Speech Therapy: An Overview On Fluency Disorders
One of the main categories of speech problems in need for speech therapy are fluency disorders. However, there are different types of fluency disorders, even though they may all seem the same. Each type has its own cause, and defining characteristics that make them stand out from one another.
There are basically six main types of fluency disorders, while some are considered to be other conditions that are related to fluency disorders.
Normal Developmental Disfluency
Normal developmental disfluency, is a fluency disorder that is a lot of times mistaken to be stuttering. This condition occurs with children from ages 1:6- 6 years old, although the peak of the condition is considered to be 2-4 years of age.
A lot of parents may be concerned of the way their child speaks, but in reality, this is a normal condition that every child goes through. Normal developmental disfluency is a normal part of a child’s development. So there is really no need to worry at all.
A child would normally get over this stage as his speech skills develop. However, a proper environment, and interaction is needed for that to happen. If a child is pressured by his parents or people around him about his speech, the higher the probability that his disfluency would become a problem in the future and could develop to stuttering.
Stuttering is a disorder of childhood (developmental) that is characterized by an abnormally high frequency or duration of stoppages in the forward flow of speech. Although normal developmental disfluency has its own share of stoppages, stuttering on the other hand has some extra characteristics that normal developmental disfluency doesn’t have.
What makes stuttering different, from normal developmental disfluency, is that stuttering has escape behaviors, avoidance behaviors, and other secondary behaviors. These so called behaviors are also called physical concomitants. Some examples are eye blinks, head nods, jaw tremors and total body gyrations.
This kind of disfluency is a result of an identifiable neuropathology in a person that has no history of fluency problems prior to occurrence of the pathology. People who have accidents that caused brain problems, which induced their disfluency, fall into this category.
Neurogenic disfluency has similar characteristics as stuttering, including the physical behaviors like eye blinks and tremors. The thing is that, the main problem in conditions like these is not fluency at all, but the lesser control of muscles needed in speech production.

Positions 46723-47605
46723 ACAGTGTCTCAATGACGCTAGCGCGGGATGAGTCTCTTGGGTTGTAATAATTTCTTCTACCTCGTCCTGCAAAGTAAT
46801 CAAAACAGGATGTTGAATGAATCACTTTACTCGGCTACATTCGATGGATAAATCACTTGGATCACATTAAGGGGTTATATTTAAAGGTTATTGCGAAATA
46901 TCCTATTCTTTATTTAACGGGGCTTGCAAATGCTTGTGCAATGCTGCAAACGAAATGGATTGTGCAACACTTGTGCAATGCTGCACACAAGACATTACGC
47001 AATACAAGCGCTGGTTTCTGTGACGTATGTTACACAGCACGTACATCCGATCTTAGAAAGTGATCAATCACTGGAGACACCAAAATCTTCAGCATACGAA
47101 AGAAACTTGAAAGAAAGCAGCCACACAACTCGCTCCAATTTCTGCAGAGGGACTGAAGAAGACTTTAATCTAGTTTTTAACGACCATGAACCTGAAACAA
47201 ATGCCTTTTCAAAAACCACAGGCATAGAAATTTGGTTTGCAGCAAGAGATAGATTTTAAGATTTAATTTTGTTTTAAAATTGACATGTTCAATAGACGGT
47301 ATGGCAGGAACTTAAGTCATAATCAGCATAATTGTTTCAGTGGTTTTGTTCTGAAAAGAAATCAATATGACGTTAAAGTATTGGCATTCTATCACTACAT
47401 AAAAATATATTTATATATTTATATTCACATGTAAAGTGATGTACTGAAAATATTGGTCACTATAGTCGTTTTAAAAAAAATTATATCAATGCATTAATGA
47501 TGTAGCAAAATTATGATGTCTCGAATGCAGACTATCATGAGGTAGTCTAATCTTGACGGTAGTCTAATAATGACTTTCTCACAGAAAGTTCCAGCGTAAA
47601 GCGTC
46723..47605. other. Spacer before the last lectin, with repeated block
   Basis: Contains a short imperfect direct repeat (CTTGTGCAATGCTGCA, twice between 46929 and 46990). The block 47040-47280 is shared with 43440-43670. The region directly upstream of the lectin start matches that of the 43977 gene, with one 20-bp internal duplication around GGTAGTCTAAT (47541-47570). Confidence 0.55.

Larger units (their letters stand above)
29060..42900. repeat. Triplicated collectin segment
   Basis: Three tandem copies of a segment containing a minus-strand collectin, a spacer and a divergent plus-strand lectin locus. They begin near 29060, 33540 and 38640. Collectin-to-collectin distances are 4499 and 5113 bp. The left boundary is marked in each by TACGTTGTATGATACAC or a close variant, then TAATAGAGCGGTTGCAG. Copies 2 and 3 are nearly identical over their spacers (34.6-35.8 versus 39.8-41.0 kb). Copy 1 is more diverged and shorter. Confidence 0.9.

A disfluency with no found evidence of neurological dysfunction and no history of developmental stuttering. It is of sudden onset and attributed to an identifiable emotional crisis. Can be grouped into three categories namely: emotionally based, manipulative, and malingering disfluencies
An example of this kind of disfluency is when a person starts to stutter when a specific other is around. For instance, a student who is afraid of her teacher, starts to stutter every time her teacher is around but speaks fluently when around her friends and family.
Language Bases Disfluency
This is a disfluency that is attributed to the development of linguistic sophistication. The main root of the problem here would be language problems, which would require language based therapy rather than fluency-based therapy.
Mixed Fluency Failures
These are fluency failures that are characterized by overlapping causative factors. Speech pattern observed is the result of a blend of two or more factors/disfluency.
This is a condition that is related to fluency disorders. It is considered to be the extreme of stuttering. It is a disorder of timing and rhythm of speech where the person speaks too fast that his speech can’t be comprehended. The thing is, a clutterer isn’t aware that he is cluttering, while a stutterer is very much aware that he stutters.